Pick a Role Model, Google!
By Anders Bylund | More Articles
January 12, 2010 | Comments (1)
Google (Nasdaq: GOOG ) is running into a minefield after introducing the Nexus One smartphone. When you buy a $500 phone like the unlocked Nexus, you expect a certain level of customer service. You know, like white-gloves, mint-on-the-pillow, valet-parking customer service. But Google doesn't even have a phone number for tech support.
The online support forums are swimming in diatribes about the lack of a personal touch for a product that surely deserves one. If you buy an Apple (Nasdaq: AAPL ) iPhone, you can go to the Apple store in your neighborhood mall and talk to a Genius about any issues you might have. Buy a Nexus One, and you're shuffled into an online troubleshooting tool or a bunch of anonymous email addresses. Or you can go bother hardware maker HTC or service provider T-Mobile instead. No phone lines, no instant chat sessions, no personal touch at all.
I understand that Google is a technology company first and a retailer six hundred and fifty-eighth or so, but I do expect better social judgment even from a total egghead. If Google wants to make any impact on a phone market saturated with iPhones, Research In Motion (Nasdaq:RIMM ) BlackBerrys, and Palm (Nasdaq: PALM ) semi-PDAs (fine ... Pres), the company needs to understand how to make a better impression on the retail customers it has close to no experience with.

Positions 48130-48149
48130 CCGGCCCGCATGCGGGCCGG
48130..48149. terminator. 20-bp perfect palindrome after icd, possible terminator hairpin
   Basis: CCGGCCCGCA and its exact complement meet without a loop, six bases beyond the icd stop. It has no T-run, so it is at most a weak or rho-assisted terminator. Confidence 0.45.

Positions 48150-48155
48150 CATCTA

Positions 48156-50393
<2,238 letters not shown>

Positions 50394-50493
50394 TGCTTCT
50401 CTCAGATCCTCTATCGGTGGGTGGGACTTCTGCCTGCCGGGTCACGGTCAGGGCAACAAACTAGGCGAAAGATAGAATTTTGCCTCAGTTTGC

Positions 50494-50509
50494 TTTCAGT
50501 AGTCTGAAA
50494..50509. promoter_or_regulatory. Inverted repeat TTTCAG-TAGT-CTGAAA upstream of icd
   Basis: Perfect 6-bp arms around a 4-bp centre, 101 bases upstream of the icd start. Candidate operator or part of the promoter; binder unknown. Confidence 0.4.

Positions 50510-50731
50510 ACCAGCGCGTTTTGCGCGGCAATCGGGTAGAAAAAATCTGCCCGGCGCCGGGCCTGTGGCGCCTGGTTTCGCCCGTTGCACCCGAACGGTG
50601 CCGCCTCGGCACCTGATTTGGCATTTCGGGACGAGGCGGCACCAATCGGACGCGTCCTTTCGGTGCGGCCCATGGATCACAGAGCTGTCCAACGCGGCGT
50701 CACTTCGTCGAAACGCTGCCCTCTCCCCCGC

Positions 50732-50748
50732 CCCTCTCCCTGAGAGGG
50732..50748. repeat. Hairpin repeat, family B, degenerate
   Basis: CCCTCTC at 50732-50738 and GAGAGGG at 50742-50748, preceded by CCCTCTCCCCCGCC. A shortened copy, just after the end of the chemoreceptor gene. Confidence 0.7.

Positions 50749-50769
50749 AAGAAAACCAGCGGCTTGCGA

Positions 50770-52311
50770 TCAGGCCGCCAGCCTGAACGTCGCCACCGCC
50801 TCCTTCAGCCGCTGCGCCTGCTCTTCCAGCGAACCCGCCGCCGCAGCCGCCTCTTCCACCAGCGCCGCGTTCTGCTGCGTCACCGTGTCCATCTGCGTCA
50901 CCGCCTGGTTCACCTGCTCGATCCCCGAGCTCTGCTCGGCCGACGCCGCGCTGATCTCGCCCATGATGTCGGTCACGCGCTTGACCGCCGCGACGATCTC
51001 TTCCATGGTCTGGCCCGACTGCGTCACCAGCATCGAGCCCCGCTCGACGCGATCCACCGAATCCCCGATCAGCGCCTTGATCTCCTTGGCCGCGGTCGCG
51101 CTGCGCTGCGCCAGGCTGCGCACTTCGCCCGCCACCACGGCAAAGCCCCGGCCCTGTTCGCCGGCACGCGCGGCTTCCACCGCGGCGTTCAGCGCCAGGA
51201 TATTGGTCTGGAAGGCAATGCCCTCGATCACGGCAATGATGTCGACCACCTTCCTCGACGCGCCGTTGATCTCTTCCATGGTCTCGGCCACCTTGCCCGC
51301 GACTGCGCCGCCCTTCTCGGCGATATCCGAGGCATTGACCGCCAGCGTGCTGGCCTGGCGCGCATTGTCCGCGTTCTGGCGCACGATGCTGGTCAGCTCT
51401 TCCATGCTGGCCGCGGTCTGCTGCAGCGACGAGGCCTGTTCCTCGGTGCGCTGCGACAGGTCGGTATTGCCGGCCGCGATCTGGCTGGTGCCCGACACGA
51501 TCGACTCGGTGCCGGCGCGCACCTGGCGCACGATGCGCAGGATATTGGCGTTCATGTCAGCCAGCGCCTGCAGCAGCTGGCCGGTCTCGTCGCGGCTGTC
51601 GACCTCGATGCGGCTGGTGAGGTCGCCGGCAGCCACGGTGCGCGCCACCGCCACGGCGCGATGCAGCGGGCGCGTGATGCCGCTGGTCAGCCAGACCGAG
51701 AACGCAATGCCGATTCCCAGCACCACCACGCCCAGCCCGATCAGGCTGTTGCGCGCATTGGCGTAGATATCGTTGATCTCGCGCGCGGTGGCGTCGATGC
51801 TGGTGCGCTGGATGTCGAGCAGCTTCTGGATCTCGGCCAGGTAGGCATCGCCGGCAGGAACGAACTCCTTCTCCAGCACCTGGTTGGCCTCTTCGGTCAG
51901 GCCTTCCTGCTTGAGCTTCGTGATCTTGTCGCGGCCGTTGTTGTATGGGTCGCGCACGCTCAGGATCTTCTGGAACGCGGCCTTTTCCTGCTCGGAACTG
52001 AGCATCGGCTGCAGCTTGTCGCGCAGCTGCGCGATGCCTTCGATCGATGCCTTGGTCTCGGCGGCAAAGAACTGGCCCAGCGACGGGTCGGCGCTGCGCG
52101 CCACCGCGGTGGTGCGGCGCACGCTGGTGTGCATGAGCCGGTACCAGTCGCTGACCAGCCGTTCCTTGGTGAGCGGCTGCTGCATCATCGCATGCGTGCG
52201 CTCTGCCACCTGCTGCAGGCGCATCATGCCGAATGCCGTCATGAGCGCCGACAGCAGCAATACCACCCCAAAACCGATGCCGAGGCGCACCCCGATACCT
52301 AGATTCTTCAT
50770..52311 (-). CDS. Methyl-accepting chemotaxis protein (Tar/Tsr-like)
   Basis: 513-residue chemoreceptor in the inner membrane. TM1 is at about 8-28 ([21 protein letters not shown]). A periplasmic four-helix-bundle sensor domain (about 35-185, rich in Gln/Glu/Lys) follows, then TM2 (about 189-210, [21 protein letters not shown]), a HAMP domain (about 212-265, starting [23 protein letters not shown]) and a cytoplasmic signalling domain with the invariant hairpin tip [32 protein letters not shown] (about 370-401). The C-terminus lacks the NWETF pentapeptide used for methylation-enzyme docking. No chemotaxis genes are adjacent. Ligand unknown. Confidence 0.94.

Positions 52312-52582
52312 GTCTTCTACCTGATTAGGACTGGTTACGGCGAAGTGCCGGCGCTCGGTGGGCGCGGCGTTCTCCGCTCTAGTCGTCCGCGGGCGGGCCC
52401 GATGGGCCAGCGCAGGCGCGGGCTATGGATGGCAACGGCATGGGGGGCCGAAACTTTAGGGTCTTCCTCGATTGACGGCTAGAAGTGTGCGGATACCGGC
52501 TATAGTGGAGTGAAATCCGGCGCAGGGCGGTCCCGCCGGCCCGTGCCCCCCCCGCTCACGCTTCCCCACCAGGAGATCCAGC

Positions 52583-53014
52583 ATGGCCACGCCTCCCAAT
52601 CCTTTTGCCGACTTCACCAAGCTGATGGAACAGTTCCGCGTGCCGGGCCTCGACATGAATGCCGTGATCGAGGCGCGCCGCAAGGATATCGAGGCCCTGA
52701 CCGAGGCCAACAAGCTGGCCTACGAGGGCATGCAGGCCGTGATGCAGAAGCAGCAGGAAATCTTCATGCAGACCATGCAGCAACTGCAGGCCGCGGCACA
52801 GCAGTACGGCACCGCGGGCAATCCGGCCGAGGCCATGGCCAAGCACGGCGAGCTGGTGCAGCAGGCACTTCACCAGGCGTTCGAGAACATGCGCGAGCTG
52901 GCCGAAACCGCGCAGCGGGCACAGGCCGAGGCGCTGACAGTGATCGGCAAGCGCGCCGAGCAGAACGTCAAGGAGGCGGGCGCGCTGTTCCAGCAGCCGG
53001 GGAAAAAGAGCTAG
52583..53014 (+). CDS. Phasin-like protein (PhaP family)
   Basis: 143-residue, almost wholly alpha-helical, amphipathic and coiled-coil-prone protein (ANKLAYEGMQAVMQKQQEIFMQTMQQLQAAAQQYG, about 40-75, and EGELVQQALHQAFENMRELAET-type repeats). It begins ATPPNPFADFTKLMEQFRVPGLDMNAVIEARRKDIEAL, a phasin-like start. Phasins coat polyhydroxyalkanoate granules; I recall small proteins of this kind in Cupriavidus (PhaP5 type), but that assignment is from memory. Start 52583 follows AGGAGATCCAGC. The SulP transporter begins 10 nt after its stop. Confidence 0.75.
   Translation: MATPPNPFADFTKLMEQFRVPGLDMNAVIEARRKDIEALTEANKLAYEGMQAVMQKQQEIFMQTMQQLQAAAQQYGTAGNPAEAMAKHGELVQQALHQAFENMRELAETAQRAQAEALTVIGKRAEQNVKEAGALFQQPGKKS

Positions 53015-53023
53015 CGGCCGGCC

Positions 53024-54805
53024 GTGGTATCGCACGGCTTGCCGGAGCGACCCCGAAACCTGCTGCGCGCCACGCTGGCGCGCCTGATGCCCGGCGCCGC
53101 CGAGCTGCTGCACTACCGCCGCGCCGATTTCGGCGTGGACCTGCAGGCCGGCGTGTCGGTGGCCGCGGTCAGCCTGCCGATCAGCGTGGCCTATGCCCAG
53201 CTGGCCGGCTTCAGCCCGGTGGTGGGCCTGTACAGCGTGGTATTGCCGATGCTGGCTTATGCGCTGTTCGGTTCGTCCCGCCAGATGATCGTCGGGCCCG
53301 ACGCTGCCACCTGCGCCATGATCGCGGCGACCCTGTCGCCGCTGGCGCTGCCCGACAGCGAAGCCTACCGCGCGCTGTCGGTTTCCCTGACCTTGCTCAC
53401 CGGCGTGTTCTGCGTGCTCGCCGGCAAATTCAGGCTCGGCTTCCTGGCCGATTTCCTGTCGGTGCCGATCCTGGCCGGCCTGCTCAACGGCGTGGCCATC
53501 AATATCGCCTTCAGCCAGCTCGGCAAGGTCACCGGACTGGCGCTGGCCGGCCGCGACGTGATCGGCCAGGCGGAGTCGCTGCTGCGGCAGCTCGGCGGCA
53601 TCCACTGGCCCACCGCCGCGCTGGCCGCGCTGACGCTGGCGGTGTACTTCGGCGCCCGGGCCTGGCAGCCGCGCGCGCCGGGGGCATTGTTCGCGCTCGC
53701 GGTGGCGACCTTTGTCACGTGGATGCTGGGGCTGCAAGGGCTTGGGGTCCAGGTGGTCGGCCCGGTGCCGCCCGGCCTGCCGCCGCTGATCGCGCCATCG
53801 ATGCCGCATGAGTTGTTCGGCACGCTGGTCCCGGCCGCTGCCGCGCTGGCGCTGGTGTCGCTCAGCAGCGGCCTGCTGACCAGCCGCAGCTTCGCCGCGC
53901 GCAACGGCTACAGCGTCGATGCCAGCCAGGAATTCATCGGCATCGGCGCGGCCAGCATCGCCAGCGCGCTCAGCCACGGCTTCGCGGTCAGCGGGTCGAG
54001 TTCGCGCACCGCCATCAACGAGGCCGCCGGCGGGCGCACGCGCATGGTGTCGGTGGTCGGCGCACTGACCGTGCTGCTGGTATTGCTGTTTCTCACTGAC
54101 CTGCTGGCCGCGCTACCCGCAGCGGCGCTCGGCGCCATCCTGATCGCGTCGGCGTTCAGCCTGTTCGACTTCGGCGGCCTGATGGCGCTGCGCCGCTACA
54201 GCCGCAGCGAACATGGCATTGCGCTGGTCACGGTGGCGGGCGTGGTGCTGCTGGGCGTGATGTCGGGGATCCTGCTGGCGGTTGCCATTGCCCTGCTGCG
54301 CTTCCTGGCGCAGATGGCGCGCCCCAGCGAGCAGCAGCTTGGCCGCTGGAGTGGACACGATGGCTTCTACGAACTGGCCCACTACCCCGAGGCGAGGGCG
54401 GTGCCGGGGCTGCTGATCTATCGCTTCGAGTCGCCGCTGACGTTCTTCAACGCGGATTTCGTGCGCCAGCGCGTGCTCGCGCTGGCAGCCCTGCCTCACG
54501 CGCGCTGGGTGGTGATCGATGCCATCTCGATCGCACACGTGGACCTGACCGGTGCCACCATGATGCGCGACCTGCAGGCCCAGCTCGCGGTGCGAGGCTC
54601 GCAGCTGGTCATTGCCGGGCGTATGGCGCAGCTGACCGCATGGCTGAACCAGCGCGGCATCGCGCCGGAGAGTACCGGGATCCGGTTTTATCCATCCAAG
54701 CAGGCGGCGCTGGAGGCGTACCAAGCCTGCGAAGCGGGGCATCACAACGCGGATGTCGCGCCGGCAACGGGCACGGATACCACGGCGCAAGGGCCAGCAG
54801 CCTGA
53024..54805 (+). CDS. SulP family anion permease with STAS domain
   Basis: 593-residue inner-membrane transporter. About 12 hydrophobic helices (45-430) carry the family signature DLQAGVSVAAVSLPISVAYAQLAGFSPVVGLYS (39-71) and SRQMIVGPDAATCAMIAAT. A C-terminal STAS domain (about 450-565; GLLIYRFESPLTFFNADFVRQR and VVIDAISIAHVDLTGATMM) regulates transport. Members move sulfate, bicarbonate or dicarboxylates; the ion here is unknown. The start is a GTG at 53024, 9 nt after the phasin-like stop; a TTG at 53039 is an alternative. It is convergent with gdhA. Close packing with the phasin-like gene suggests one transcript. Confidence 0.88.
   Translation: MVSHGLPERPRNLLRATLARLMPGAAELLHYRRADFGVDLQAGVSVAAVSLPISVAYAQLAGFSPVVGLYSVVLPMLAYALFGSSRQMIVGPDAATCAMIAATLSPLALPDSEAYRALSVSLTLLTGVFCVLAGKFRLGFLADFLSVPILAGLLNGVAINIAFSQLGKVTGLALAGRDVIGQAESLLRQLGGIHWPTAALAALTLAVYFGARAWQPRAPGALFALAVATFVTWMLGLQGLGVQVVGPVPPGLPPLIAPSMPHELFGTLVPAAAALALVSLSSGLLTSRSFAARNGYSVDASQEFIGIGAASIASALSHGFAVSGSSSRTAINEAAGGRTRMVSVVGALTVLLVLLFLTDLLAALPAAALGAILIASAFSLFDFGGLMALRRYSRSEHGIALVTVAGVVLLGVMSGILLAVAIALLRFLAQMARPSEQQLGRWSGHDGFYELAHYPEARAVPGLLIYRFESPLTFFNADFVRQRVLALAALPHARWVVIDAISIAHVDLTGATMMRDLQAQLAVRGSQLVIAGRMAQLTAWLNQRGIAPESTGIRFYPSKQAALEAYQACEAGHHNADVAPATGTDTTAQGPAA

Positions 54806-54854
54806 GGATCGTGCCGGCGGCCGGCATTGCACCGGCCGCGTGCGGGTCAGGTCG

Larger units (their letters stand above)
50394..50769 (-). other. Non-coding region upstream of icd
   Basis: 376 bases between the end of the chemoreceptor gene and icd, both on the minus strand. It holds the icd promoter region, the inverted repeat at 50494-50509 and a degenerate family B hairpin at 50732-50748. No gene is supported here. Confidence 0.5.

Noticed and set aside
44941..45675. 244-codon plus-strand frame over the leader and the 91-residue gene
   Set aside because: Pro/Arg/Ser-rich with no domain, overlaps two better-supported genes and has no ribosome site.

Pull a page from the Netflix (Nasdaq: NFLX ) playbook, perhaps. The movie rental pioneer was founded by math major and computer scientist Reed Hastings, but modeled its operations after what it considered the best-of-breed online retailer, Amazon.com (Nasdaq: AMZN ) , from the start.
I'm not saying that Google should remold its entire operations in the mold of Nokia (NYSE:NOK ) or anything, but it would behoove the Big G to pick a retailing role model and see what it’s doing right in customer service for retail products. Heck, Amazon springs to mind again.
Whose customer-service model should Google carbon-copy and then modify (like they did / still do from Apple, Microsoft and many others ...)? Or is the company doing the right thing by taking a hands-off approach to tech support?
It's an old article but is there a phone number to reach their f***ng tech support who speaks English?!?!